San Mateo, Rizal
December 25, 2013

Merry Christmas to one and all. This is probably the best way to start this blog on the eve of Christmas Day, if its not already. Technically, this is not a blog but a re-posting of a piece recently written by Manila Bulletin sports editor Ding Marcelo, one of the best in the sportswriting business. You see, sir Ding wrote exactly what I really fell. He titled it a “A disturbing end.” My title? Someone suggested it when I popped the question on Twitter what word best describes the Philippines’ just concluded campaign in the 27th Southeast Asian Games in Myanmar. I also said its somewhere in between a debacle or catastrophe. Sir Ding wrote it exactly what I fell.
And here it goes:

A disturbing trend
by Ding Marcelo
December 24, 2013 (updated)
Surely, we must examine ourselves if we find joy in finishing seventh place overall in the Southeast Asian Games.

The SEA Games are the inter-barangay league of multi-event international competitions. It has no world-class athlete, no Asian Games level results, really nothing but a showcase of the Asean region’s best runners, jumpers, paddlers and ball handlers who will probably not make it past the preliminaries of the Asian Games, much less the Olympic Games.

With our population and with our budget, we are supposed to at least finish in the top three. But that’s more like a pipe dream. Even before our team left, sports officials, like Philippine Sports Commission chairman Ricardo Garcia, already predicted that we’d be lucky to place sixth overall or finish with 30 gold medals.

He was right on both counts. The Philippines finished seventh and grabbed just 29 gold medals—a record low for the country which joined the league in 1977.

Yet our sportswriters and sports officials are hailing this performance as though we finished seventh overall in the Olympics. Days before, reporters sent to Myanmar got busy chronicling our battle for sixth place as though that was a career best and must be achieved at all cost.

Here are samplers of reports from Myanmar: “That’s not to say Team Philippines has anything to be ashamed of.” “The Filipinos’ impending 101-medal harvest far surpassed expectations of a lean 208-athete contingent handicapped by token participations in some events and non-participation in such medal-rich sports as petanque, vovinam, traditional boat race and chinlone and other events.”

Chief of mission Jeff Tamayo announced: “I’m proud of our athletes. They showed heart despite the odds being stacked against us from the start and made us all proud.”

The Bulletin reported: “The Philippines will finish the Southeast Asian Games with 29 gold medals, an impressive performance from a team that was doomed to fail. Yet, the athletes fought through adversities to bring home 100 (total) medals.”

Either these reporters are blind or so numbed by our despondent sports scene that they have begun hallucinating, extolling our performance as “nothing to be ashamed of” and “impressive.”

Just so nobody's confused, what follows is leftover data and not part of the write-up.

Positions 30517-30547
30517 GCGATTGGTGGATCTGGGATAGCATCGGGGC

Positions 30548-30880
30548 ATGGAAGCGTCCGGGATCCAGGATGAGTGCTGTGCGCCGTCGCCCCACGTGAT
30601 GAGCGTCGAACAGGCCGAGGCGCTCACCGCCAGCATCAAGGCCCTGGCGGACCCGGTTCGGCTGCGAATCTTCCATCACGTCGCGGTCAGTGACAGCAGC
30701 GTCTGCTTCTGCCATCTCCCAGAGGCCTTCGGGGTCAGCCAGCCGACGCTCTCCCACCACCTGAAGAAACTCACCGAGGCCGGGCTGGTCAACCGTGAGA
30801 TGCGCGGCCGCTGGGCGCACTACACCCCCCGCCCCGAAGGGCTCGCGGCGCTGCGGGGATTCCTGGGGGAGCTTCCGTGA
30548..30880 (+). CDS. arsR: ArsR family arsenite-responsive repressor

What’s impressive and what’s not embarrassing about 29 gold medals, when the top three placers had a combined total of 266 golds?

What’s impressive about our output compared to the haul of Singapore, a country with a population of just 5 million (against our 97 million), yet grabbed 34 gold medals (against our 29)? How do we compare with Malaysia, with a population of 30 million and a gold haul of 42?

The reason we did not send as many athletes as we should is that there are not enough athletes with skills to compete with honor. The 200 plus athletes in Myanmar were our best.

We should also stop complaining about Myanmar loading the games in its favor. That country performed well. It may have won 16 gold medals in the indigenous sports events (an event that every host country loads up in its favor), but it won, fair and square, winning 70 golds in other disciplines.

On the other hand, the Philippines won just six gold medals in the combined sport of swimming and athletics, which had nearly 90 gold medals to offer. Athletics, by the way, won all six.

Only in the Philippines can sports officials find the positive in what in many other countries will be called a debacle. Had our country been Japan, some of our officials would perhaps commit harakiri in light of this sporting disaster.

Only in the Philippines can top sports officials see no difference between a gold, a silver, and a bronze, saying they’re all medals, with only the color being different.

The Philippines actually had it coming.

The past SEA Games have already shown the Philippines’ gold medal standing on a slow decline. In 2011, we won 36 golds to finish 6th, in 2009, we won 38 golds to finish 5th, in 2007, we won 41 golds in finishing 6th.

But despite this disturbing trend, sports officials—both those in the supervisory level (Philippine Olympic Committee and PSC) and those on the ground (those belonging to national sports associations)—were more busy cutting each other’s throats than planning for the athletic wars ahead.

Our sports pages are filled with protests, complaints, financial shenanigans, cries of favoritism, and partisan warfare, but very few about grassroots development, promotion of athletes, or skills upgrade for coaches.